Knowledgeable freelance journalist Hooper (Would the Buddha Wear a Walkman?, 1990) shoots down an icon of evolution in action-in a well-written account of the life and times of the peppered moth and the eccentric lepidopterists who chased it. De rigueur in biology textbooks for a generation is the story of Biston betularia, a moth that appeared in a typical peppery gray form and in a black version. The alternate form paralleled the rise in England of the industrial revolution, during which pollutants spread to woodlands near factory towns. The surmise by latter-day Darwinists was that a gene for blackness had appeared or been turned on, allowing black moths to be camouflaged on soot-coated tree trunks and avoid predation by birds, while in nonpolluted areas the peppery form remained predominant, concealed against lichen-coated barks. This theory became an idée fixe in the minds of Oxford polymath moth-man E.B. Ford and his field researcher, rugged physician H.B.D. Kettlewell, who laid out marked numbers of moths in both forms on tree trunks, set traps to recapture the moths, and counted which ones survived. Invariably, the blacks did well in polluted areas and vice versa elsewhere. There was no question that Kettlewell was a superb field naturalist, but did the "proofs" he and Ford published have any basis in reality? Statistically, the data was almost too good, and in due course the pair's tactics were questioned. Far too many moths were laid out, stated critics; birds might not be the moths' chief predators (but knew a good food thing when they saw it); moths actually preferred to hang on the underside of branches, and so on. Eventually, Kettlewell, suffering from back pain,humiliation, personal slights, and depression, committed suicide. Ford outlived him and remained a diehard adaptationist to the end. The mystery of why black forms appeared when they did remains unsolved. By no means anti-evolutionary fodder for creationists, but rather a cautionary tale of how science gets done-and undone.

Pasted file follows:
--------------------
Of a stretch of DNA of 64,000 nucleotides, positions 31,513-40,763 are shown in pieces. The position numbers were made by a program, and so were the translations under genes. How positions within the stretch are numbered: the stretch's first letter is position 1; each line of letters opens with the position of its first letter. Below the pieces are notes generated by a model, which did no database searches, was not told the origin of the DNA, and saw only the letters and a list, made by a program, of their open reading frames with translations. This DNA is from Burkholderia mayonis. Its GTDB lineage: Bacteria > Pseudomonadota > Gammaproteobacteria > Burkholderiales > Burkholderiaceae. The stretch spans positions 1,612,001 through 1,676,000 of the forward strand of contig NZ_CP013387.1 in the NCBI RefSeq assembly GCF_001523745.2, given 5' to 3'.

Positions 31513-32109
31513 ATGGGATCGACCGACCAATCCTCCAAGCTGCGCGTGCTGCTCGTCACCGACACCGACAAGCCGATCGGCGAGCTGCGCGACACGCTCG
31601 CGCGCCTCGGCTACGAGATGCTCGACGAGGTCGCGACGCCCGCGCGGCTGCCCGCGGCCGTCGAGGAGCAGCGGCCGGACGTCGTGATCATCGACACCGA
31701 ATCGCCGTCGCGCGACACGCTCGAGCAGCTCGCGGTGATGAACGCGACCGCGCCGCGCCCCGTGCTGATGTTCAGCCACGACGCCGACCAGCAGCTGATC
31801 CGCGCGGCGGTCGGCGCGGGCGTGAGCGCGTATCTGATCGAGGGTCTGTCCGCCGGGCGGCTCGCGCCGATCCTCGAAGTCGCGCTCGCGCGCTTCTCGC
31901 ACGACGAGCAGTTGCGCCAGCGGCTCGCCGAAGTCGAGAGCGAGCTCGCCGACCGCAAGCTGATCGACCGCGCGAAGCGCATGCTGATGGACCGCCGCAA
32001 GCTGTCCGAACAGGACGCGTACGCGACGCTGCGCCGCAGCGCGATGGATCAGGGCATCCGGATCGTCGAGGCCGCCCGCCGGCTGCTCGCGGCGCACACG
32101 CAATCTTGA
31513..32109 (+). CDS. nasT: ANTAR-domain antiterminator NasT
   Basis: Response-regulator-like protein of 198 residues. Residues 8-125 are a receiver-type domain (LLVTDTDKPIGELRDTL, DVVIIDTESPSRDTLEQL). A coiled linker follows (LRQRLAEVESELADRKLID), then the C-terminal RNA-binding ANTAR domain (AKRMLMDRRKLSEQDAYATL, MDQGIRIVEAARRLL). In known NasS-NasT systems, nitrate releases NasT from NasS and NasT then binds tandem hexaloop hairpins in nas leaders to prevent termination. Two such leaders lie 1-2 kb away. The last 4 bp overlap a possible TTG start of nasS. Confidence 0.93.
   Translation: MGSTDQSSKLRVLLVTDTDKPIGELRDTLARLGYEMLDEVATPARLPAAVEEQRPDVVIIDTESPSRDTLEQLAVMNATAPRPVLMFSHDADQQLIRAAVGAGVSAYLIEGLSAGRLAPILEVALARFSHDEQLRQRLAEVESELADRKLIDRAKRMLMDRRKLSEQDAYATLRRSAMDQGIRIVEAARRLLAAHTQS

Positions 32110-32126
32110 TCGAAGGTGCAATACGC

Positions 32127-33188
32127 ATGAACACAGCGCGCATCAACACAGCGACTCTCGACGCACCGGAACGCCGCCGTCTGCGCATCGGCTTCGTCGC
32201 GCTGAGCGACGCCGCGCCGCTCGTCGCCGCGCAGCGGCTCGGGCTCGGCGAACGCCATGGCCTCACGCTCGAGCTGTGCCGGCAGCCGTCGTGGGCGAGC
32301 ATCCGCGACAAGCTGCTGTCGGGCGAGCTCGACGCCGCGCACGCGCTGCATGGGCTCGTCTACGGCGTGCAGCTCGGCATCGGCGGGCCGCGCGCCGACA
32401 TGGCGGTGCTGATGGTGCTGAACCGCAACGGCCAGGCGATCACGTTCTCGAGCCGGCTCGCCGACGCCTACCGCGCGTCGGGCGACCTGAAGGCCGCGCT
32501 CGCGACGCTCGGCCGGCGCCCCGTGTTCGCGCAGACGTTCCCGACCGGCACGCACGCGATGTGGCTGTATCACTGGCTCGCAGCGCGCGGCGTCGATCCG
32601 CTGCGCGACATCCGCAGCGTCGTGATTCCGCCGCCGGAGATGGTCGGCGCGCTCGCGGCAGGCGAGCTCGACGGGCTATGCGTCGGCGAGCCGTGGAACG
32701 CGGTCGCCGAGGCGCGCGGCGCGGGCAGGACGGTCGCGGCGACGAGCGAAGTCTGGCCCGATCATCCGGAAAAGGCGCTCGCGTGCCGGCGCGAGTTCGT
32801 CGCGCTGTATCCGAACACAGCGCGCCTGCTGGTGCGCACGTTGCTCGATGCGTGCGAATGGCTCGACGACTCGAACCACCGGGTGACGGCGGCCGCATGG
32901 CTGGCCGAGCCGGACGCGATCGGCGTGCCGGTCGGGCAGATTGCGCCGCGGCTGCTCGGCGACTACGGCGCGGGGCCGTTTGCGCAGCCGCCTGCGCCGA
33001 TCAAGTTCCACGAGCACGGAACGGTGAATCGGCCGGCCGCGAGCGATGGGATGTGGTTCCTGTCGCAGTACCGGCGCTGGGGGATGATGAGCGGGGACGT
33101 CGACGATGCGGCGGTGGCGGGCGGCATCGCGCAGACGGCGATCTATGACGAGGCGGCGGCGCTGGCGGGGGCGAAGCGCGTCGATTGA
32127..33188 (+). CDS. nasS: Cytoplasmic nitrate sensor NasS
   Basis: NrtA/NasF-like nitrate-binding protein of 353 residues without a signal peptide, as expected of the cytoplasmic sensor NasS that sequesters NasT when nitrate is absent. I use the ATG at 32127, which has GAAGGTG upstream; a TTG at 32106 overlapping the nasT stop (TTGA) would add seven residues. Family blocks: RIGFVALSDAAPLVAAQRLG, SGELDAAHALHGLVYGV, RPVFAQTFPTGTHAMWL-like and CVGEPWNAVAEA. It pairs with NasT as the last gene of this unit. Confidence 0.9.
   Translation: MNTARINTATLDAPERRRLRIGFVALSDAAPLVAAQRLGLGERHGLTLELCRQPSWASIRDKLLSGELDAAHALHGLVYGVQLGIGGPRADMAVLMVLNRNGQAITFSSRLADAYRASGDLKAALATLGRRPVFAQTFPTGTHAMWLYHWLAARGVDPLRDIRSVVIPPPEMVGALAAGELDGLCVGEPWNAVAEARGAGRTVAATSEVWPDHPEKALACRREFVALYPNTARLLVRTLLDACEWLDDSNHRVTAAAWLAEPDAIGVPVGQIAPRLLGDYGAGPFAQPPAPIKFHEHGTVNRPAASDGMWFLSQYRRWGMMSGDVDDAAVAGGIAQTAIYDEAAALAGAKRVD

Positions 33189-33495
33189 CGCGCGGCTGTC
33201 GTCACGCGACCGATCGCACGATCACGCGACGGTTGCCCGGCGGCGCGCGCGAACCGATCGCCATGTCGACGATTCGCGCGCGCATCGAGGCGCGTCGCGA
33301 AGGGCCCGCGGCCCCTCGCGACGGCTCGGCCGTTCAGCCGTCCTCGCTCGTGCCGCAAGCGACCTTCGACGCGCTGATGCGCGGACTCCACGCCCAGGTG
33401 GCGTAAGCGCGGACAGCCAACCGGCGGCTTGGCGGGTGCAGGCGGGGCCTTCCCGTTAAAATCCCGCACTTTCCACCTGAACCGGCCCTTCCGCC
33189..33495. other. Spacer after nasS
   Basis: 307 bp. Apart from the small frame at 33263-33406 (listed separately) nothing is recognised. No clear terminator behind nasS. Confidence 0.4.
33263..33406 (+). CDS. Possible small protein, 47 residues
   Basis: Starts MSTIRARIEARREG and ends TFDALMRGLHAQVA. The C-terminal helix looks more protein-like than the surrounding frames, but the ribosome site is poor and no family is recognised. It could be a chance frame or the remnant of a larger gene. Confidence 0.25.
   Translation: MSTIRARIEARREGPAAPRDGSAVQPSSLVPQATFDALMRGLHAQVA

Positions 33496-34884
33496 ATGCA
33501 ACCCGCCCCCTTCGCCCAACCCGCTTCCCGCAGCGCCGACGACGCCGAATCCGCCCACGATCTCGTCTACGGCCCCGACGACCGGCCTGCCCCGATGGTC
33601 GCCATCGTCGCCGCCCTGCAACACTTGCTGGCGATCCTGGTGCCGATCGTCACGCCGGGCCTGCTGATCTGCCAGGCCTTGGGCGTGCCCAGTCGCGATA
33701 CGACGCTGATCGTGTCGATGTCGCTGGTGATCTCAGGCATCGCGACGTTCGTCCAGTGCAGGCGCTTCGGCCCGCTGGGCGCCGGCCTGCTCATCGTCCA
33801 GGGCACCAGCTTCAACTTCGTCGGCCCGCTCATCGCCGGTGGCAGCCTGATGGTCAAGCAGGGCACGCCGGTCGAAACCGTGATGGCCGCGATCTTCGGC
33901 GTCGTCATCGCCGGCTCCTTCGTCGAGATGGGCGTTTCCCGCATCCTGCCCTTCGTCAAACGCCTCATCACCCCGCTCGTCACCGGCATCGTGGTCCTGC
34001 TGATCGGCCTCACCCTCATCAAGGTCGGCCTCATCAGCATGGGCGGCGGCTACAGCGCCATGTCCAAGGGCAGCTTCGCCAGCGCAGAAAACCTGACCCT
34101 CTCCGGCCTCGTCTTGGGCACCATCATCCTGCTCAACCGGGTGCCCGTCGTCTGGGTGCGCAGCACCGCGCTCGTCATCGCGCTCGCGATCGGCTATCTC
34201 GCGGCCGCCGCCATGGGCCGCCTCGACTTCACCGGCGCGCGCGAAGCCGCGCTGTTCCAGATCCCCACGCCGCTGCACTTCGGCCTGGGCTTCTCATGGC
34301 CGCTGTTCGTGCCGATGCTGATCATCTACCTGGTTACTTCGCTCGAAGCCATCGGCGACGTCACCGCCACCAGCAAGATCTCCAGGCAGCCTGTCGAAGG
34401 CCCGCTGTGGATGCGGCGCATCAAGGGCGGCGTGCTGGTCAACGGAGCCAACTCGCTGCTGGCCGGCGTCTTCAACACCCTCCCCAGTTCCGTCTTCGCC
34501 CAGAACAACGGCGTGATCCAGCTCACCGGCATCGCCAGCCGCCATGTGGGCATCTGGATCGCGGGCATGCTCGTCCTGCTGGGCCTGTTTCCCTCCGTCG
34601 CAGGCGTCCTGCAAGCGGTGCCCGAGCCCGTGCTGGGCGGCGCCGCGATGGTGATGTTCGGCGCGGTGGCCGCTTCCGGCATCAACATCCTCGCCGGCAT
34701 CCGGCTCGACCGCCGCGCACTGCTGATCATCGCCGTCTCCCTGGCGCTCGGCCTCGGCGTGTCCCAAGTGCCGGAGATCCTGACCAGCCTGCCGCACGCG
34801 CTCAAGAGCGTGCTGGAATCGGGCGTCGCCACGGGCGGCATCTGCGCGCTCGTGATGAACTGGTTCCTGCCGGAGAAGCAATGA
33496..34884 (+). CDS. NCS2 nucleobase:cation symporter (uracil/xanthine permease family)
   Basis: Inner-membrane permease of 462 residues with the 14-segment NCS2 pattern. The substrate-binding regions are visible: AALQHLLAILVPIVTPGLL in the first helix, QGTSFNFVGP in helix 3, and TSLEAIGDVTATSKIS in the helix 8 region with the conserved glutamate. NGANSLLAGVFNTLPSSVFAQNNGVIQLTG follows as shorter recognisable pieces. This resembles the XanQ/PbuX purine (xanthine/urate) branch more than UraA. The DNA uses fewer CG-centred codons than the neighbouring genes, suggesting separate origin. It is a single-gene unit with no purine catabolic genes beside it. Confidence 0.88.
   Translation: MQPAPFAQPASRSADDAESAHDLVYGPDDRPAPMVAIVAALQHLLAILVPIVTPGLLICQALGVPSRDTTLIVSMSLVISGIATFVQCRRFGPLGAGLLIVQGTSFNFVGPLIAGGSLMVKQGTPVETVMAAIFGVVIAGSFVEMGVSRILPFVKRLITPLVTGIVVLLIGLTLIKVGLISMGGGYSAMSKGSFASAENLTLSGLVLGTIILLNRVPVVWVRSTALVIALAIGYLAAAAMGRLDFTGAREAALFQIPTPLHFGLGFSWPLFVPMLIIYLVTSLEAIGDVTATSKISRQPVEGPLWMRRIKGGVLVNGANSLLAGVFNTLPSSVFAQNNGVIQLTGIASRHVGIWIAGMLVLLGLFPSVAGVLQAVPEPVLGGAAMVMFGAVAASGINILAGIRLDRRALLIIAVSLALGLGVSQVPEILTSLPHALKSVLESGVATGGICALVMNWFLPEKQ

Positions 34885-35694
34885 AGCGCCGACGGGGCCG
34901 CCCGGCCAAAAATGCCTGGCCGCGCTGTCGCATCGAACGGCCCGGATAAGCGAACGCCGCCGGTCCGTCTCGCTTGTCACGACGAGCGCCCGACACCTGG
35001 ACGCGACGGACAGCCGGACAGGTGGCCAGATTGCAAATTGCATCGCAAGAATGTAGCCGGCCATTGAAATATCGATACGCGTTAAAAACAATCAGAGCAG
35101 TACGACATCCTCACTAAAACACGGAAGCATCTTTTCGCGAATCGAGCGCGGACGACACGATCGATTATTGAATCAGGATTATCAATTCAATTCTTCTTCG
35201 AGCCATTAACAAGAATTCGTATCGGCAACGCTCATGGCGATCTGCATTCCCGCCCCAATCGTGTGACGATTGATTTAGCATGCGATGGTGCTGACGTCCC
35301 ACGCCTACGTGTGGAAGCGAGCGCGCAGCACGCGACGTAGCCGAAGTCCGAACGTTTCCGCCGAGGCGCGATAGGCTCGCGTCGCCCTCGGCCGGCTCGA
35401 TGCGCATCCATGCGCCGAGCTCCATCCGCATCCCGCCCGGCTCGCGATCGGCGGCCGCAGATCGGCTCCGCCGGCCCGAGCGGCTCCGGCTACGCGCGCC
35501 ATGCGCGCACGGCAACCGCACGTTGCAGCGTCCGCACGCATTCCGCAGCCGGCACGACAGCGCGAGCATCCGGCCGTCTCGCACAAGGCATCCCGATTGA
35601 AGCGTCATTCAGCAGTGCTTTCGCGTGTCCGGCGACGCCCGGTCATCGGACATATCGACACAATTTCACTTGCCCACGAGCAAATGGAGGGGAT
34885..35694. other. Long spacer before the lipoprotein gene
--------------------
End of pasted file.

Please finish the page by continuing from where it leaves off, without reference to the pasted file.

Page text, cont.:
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Product Details

Norton, W. W. & Company, Inc.
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6.44(w) x 8.52(h) x 1.27(d)